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Pak. J. Pharm. Sci., Vol.30, No.2, March 2017, pp.375-379

activity against E. coli BL21 (DE3). Each square contains plots of the mean ± standard error of triplicate CFU determinations on the vertical axis, at various concentrations of WUP, HUP and LUP shown on the horizontal axis. ,WUP; , HUP; , LUP.

Isolation and analysis of urinary cationic peptides Long-term activity can be maintained by isolation of cationic peptides using CM Sepharose Fast Flow, and then lyophilization from acetic acid solution. We verified the molecular size of the permeate (LUP) of 50,000 M r cut-off membrane and the CM Sepharose Fast Flow elution fraction (UCP). Different molecular types were obtained from the 50,000 M r cut-off membrane permeate in the gel filtration chromatography (fig. 2A). However, only one molecular species (fig. 2B) was obtained from the CM Sepharose Fast Flow elution. The elution time was comparable to the polystyrene standard (Mw 4000) (data not shown). The molecular weight distribution was in accord with typical antimicrobial peptides.

was in accord with typical antimicrobial peptides. Fig. 2 : Molecular size analysis by TSK G2000SWxl.

Fig. 2: Molecular size analysis by TSK G2000SWxl. The permeate of ultra filtration with the 50,000 M r cut-off membrane gave several molecular species (A). CM Sepharose Fast Flow elution just gave a single peak (B).

In order to determine the relative amino acid composition of UCP, an amino acid analysis was used. The contents of aliphatic/aromatic, basic and acidic amino acids are 52%, 27% and 8%, respectively. Is notable the relatively high content (13%) of cysteine. This suggests that the cysteine linkage might be common in urinary antimicrobial peptides.

The pI (isoelectric point) of UCP was determined by isoelectric focusing with IEF pI markers (SERVA). The silver stain IEF gel image indicated that UCP were mainly

Chang-Ye Hui et al

composed of basic peptides, as the pI values were mainly shifted above pH 8.0 (data not shown).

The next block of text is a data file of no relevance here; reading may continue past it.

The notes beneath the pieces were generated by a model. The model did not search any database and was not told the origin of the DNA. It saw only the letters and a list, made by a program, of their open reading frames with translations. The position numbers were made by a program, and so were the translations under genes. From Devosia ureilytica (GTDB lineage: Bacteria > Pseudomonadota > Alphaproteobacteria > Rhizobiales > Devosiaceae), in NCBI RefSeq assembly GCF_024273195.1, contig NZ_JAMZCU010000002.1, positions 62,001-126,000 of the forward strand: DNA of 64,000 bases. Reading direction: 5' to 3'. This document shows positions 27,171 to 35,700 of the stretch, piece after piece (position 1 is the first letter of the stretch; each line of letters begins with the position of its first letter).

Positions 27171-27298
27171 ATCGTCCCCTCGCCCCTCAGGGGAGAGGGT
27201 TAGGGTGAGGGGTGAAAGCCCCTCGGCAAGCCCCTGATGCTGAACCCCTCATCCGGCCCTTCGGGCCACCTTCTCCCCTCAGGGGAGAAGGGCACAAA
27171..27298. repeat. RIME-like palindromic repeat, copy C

Biochemical characterization of urinary cationic peptides The antibacterial spectrum of UCP was screened. 10 and 30µg/ml UCP were tested for antimicrobial activity against gram negative bacteria (E. coli BL21(DE3), Pseudomonas aeruginosa), gram positive bacteria (Staphylococcus aureus), and yeast (Candida albicans). All three kinds exhibited sensitivity to UCP, and a dose- response effect was observed (fig. 3). E. coli BL21 (DE3) presented the highest sensitivity, and was therefore selected for further experimentation .

and was therefore selected for further experimentation . Fig. 3 : Antibacterial spectrum of UCP. Various

Fig. 3: Antibacterial spectrum of UCP. Various microbial strains were subjected to CFU assays using UCP at 10 and 30 µg/ml in buffer A after incubation for 1h. The organisms tested were E. coli BL21 (DE3) (EC), Staphylococcus aureus (SA), Candida albicans (CA), and Pseudomonas aeruginosa (PA). The count (CFU/ml) is indicated by the bars: blank bar, control (buffer A only); gray bar (UCP 10 µg/ml); black bar, (UCP 30 µg/ml).

The effect of pH on the heat stability of UCP was examined (fig. 4A). Basic pH markedly reduced the heat stability of UCP. The antibacterial capability of UCP was almost completely eliminated by heat inactivation at 100ºC for 30min at pH 10. In contrast, an acidic pH increased heat stability to the maximum. UCP reduced with DTT significantly decreased its effectiveness against E. coli, indicating that the disulfide bonds are necessary for its antibacterial capability.

UCP rich in basic amino acids were susceptible to trypsin, and the peptide bonds between basic amino acids were essential to keep antibacterial activity (fig. 4B). Notably, UCP were insensitive to proteinase K, especially to pepsin. Additional tests indicated that UCP could inhibit pepsin activity effectively in vitro (data not shown). To our knowledge, no pepsin inhibitor was found in the urine. With the identification of UCP, we will find the exact inhibitor in the complex cationic peptide mixtures.

Pak. J. Pharm. Sci., Vol.30, No.2, March 2017, pp.375-379

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Isolation and characterization of antimicrobial peptides from healthy male urine

The UCP activity was suppressed by raising the media conductance. At 24mS (fig. 4C) the activity level was almost negligible.